New Queenstown development breaks drought

SHARE

A 17-unit cluster development in Queenstown’s dress circle is thought to be the resort’s largest-scale residential development since the downturn. 

The resource consent for what’s known as “22 Hallenstein” – on the central Queenstown street of the same name – came through late last month and a sales campaign is now under way, co-developer Tim Medland says. 

Unlike other complexes sold in advance off the plans during the go-go years, 22 Hallenstein isn’t contingent on pre-sales, he stresses – all the finance is in place and construction will be completed in late 2013. 

The total built cost will be about $5 million and the design comes from the drawing board of local architect Maurice Orr. 

The accommodation options range from one- and two-bedroom mews-style units to a collection of two- and three-bedroom courtyard or garden apartments – all capped off by four swanky penthouses on the top two floors. 

The 160sq m penthouses will feature three bedrooms, an office, 50sq m of private terrace, lifts – and Queenstown Bay views to die for, naturally.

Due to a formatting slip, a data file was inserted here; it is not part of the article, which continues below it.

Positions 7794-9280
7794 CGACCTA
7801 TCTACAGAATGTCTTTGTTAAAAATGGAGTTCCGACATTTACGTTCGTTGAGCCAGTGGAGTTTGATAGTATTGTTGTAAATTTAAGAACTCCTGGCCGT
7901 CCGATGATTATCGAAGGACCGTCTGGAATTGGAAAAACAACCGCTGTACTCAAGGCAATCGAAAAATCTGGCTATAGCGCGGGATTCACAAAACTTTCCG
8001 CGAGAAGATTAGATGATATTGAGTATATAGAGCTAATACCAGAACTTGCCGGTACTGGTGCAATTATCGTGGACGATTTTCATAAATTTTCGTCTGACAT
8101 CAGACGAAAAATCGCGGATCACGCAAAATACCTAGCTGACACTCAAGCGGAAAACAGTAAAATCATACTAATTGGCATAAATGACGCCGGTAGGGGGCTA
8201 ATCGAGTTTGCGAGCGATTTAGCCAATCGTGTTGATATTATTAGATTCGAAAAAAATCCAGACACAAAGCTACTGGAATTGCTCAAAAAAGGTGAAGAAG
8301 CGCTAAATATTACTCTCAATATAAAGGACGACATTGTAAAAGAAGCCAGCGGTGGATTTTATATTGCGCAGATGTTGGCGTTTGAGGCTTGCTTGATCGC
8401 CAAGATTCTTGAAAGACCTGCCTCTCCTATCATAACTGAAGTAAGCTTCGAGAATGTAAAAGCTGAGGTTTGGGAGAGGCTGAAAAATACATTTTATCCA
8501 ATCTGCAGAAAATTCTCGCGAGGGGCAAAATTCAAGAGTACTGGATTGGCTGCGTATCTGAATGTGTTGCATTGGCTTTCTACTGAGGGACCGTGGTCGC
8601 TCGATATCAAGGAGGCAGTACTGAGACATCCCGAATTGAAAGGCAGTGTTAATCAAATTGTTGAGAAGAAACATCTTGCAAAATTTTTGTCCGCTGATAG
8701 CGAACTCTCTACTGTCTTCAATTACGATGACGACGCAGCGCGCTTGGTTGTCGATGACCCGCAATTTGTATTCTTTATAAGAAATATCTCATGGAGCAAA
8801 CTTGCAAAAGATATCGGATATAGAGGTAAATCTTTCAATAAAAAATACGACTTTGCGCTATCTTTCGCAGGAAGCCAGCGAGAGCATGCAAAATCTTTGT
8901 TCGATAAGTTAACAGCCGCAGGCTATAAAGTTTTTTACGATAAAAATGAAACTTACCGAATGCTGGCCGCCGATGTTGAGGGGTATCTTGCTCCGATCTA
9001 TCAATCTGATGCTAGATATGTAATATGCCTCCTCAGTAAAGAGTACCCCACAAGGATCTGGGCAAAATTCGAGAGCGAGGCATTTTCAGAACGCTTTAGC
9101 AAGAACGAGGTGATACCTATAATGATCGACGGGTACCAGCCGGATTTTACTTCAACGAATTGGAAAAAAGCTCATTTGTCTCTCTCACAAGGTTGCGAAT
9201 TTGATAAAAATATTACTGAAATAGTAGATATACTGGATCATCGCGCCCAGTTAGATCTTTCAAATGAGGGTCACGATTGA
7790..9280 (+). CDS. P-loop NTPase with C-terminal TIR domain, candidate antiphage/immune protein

All units have either a single carpark space or garage plus a storage area for skis, mountain bikes and other gear.
Asking prices run from $295,000 to $1.17 million. 

English-born Medland, 49, has lived here for 25 years and was principal property salesperson at Millbrook Resort for a decade. 

Medland’s partnered in 22 Hallenstein by Frenchman Francois Beziac, 51, who came to Queens­town 18 months ago after 17 years in development and real estate in the South of France. 

This is Beziac’s first New Zealand development. 

Although Medland is a registered real estate agent himself, the developers have contracted Ray White Queenstown for their sales campaign. 

“Ray White has a bigger marketing reach and a larger structure,” Medland says. 

Unlike some other developers, Medland singles out the Queenstown council’s urban design panel for special praise. 

“They really helped us through the process,” he says. 

“The reason we’ve come up with such a good design is in no small part due to their input and advice,” Medland 
believes.